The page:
Friday, June 26, 2009

Home-roasting Coffee

Many folks don't know it, but you can actually buy raw coffee beans, and an inexpensive roaster, and roast your own beans.

Why would you want to do this? Well, for one thing, green coffee beans keep much longer than do roasted ones, so effectively, every time you roast a batch, you have fresh coffee beans. These, of course, are much fresher than anything that you might buy in the grocery store. Roasted coffee beans are at their best about 24 hours after roasting; the ones in the store have been roasted somewhere, shipped somewhere, and perhaps even shipped somewhere else before finally arriving in the containers in the store. Then, who knows how long they've been sitting in the containers in the store? Then, after perhaps a couple of weeks, you take them home, and take another week or two to use them up.

For another thing, you can discover the perfect roast for your favorite coffee beans. You might, for example, find that while you like the Sumatra beans in your local shop. you like Sumatra even better if it is roasted lighter or darker than what you are normally able to get.

On the downside, it is a bit of a hassle, compared to simply dumping roasted beans out of a bag. It can be anything from a moderately to a very smoky operation, as well, so unless you have a very good fan system in your kitchen, it is an operation best performed outside.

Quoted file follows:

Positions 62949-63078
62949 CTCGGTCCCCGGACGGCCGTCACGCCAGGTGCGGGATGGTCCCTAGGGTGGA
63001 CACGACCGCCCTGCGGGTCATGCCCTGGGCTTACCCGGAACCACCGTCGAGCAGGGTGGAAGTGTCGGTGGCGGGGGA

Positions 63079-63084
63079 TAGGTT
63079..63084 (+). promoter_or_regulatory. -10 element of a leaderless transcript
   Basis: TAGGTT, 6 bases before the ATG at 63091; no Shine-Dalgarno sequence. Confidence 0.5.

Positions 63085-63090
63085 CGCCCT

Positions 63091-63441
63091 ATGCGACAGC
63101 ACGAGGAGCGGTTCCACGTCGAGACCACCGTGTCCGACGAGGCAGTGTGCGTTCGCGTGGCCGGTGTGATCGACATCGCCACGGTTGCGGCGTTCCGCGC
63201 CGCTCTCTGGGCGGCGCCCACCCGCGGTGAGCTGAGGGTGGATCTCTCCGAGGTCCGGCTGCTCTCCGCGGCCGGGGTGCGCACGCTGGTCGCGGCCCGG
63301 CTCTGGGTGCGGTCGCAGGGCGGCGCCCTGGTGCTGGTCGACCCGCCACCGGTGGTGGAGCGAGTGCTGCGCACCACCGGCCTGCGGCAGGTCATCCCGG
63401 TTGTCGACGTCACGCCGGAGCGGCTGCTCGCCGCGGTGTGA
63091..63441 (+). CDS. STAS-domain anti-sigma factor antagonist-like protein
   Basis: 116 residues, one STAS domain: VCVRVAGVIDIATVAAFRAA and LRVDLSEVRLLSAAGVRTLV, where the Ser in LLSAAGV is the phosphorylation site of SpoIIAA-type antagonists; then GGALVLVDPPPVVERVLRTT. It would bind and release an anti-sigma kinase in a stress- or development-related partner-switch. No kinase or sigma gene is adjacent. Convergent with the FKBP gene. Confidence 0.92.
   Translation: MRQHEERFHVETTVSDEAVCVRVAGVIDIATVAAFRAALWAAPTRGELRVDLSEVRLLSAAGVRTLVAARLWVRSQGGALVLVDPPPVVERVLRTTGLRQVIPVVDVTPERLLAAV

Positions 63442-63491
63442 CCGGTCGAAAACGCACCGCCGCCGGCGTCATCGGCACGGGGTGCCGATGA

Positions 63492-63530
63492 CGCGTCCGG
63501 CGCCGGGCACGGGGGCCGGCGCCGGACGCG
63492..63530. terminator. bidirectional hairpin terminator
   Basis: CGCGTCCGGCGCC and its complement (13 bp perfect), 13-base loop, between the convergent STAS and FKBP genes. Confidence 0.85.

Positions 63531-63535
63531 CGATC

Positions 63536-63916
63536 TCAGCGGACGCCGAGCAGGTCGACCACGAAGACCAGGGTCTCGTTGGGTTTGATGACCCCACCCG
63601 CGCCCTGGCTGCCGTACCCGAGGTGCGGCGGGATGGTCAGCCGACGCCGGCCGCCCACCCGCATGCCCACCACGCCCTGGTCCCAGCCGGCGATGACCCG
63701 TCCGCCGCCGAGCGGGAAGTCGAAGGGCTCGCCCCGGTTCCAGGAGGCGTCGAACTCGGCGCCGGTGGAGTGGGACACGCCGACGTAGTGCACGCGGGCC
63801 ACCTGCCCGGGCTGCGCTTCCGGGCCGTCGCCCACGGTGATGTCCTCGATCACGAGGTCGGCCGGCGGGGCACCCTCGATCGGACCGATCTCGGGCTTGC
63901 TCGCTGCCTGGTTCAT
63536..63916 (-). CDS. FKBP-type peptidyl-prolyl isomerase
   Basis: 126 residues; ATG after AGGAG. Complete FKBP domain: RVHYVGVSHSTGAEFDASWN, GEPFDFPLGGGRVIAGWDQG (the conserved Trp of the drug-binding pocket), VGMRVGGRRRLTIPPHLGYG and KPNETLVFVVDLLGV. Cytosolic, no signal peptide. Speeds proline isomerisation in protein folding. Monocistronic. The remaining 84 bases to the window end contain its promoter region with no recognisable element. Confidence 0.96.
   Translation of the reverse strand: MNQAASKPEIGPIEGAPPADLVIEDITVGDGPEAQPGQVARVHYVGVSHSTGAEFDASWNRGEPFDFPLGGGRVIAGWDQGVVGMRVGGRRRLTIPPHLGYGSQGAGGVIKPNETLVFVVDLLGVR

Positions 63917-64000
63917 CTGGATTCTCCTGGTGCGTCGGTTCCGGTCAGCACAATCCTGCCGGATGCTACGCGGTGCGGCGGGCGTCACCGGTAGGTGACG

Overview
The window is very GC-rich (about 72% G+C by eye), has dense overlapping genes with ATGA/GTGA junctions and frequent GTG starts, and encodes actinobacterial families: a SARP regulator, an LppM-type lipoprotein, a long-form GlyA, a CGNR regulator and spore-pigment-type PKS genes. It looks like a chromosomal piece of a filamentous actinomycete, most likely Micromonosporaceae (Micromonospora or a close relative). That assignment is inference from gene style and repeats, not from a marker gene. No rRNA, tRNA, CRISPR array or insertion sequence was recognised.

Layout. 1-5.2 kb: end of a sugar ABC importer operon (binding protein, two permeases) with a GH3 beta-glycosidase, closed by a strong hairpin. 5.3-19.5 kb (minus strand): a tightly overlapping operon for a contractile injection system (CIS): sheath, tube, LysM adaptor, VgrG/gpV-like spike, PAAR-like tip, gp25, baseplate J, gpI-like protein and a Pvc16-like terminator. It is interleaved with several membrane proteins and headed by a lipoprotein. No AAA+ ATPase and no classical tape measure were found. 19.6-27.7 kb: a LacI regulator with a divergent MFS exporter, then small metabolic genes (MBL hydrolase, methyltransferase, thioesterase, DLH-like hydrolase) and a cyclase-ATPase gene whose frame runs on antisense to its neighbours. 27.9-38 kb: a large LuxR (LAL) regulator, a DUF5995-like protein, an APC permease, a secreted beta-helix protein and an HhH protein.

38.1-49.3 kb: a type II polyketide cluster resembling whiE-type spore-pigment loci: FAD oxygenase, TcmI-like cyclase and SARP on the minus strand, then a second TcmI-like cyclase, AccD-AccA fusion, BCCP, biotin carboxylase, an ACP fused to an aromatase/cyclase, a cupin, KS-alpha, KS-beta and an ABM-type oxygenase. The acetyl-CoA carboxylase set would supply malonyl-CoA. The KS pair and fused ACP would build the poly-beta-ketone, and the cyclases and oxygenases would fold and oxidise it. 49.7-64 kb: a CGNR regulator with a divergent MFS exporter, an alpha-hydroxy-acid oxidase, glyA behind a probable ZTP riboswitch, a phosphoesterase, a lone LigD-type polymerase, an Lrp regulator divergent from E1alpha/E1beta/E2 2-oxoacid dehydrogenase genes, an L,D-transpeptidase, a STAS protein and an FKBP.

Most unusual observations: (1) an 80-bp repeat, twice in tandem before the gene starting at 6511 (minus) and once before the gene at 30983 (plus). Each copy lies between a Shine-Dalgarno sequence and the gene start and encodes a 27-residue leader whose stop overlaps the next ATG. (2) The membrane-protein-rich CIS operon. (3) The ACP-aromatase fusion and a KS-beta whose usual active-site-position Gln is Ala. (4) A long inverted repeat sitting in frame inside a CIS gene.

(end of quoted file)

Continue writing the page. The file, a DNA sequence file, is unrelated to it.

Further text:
Also, though you may imagine that roasting coffee would smell wonderful, please let me assure you, it does not. In fact it smells a lot like burning popcorn while it is roasting.

But, for those of you who have mastered the art of brewing coffee already, it can be a fun next step. If you locate some raw beans, and don't want to spend the money on a roaster until you're sure it's something you want to do, many roasters like the one pictured above are essentially glorified popcorn air-poppers, with a few bells and whistles tacked on, like timers, and filters to catch the papery skins that come off the beans. So, if you have a popper like this, you can certainly roast your beans in it. Again, though, you will want to do it outside, not only because of the smoke, but also because this method will blow out a lot of the papery skins, and you won't want to clean them up afterwards. And, make sure to roast in small batches; if you simply fill the popper, the beans on the bottom will burn, and the ones on the top won't roast.

If this interests you, and you have trouble finding beans and supplies locally, they can be found at Please try locally first, although I will certainly not blame you if you can't find anything. I live in the Seattle area, and I haven't been able to find a supplier, and Seattle is pretty much "Coffeetown, USA."

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